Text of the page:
BreakingDabs Distillation Tek

I started out in distillation with next to no training, I had no idea instagram had so much info and so many people conversing on the subjects. The same goes for co2 extraction which was my previous role in the industry before SPD. So I worked many many ideas over on just running a short path efficiently to go from sludge to gold in 2 passes or less. I knew three passes caused serious amounts of degradation for me based on testing so I knew it needed to be done in less runs.

Because of this I’ve mever really gotten up to speed using preprocessing methods. The only one I really spent time on was carbon scrubs in etoh or ISO. I wrote a small article of the use of an ultrasonic bath to help speed up the process of mixing and filtering through the carbon in the solution.

For any material these days if it isn’t ethanol wash or acetone wash… I don’t bother with preprocessing. I use condenser techniques and very low vac depth techniques to removes unwanted fractions.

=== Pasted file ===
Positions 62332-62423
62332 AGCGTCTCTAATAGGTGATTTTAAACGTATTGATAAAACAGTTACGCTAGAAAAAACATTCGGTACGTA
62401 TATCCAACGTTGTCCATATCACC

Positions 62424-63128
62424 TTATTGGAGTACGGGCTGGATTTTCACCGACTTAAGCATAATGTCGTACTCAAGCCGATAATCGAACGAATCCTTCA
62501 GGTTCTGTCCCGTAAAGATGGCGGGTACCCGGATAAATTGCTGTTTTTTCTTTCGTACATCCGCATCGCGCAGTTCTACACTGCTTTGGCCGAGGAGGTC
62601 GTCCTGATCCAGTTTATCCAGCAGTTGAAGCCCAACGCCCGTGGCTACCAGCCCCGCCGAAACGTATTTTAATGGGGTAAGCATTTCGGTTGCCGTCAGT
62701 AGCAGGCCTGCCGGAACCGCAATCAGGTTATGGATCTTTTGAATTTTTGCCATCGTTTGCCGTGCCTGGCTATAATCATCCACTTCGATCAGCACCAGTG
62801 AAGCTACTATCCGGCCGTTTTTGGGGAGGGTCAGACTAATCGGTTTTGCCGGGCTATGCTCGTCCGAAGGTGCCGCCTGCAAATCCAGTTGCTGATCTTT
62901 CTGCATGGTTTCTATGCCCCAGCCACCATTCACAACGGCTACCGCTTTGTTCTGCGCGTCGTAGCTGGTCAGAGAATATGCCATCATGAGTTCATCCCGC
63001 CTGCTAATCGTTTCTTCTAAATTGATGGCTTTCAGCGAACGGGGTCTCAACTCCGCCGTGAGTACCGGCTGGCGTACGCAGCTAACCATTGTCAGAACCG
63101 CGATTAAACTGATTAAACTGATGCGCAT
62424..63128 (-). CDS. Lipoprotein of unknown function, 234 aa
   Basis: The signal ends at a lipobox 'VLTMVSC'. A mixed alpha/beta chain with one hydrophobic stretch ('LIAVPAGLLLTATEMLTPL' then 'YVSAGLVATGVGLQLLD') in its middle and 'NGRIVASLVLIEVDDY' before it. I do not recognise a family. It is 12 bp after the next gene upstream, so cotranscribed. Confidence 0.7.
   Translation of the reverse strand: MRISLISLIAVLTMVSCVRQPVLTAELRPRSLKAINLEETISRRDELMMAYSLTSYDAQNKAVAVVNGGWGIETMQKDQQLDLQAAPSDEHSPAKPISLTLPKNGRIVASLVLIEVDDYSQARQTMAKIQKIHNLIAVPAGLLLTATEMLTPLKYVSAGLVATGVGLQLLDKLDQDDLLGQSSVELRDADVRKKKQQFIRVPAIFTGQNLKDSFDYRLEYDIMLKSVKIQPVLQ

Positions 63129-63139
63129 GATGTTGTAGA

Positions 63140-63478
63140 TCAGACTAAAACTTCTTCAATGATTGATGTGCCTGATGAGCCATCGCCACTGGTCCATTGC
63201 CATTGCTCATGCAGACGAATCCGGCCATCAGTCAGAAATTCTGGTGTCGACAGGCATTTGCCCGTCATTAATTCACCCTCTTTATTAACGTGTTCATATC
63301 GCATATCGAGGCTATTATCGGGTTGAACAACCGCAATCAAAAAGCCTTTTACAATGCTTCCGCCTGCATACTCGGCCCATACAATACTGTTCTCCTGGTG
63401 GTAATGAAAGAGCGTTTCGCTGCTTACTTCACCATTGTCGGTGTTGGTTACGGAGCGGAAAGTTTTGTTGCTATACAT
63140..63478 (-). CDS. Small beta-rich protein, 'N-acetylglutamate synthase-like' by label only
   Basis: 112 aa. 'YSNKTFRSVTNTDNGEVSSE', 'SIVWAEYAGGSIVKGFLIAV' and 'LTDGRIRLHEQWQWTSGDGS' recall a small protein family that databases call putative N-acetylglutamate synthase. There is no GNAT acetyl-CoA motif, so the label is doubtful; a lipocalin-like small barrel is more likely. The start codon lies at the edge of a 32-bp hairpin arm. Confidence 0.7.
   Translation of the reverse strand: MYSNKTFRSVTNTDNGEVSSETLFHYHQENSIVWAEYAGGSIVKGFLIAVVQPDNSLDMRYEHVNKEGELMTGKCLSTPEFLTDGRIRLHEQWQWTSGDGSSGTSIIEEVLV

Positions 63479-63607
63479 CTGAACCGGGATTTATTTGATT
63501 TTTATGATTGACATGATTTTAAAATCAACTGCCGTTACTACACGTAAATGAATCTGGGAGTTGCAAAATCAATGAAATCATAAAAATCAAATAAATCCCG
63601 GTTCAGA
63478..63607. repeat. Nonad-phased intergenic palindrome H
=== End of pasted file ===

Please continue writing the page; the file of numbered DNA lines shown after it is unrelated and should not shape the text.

On first pass my apparatus typically is very long and efficient with cooling capacities. The reason for this is I typically will ramp up the temp and stir bar very quickly to 150C and then slowly work my way closer to the heavier fractions. As I do this I can soak a pump very quickly with solvents and volatiles… so the longer the chain the better.

My chain of pieces usually goes:

Boiling flask
3 way adapter 105 bend (also know as a Head) used to capture the main body in a rotational section attached to the end of the actual head
Liebig condenser (or similar)
3 way adapter 75 bend (receiving via the side port.)
Dewar cold trap (or HE Friedrich currently)
Second dewar cold trap,
And sometimes 3rd dewar cold trap.

The temperatures of the Liebig and any condensers beyond that is set to the lowest temp my chiller will go… which is typically -23C

The head condenser I either keep at the same temp as my boiling flask as I scale or just below it.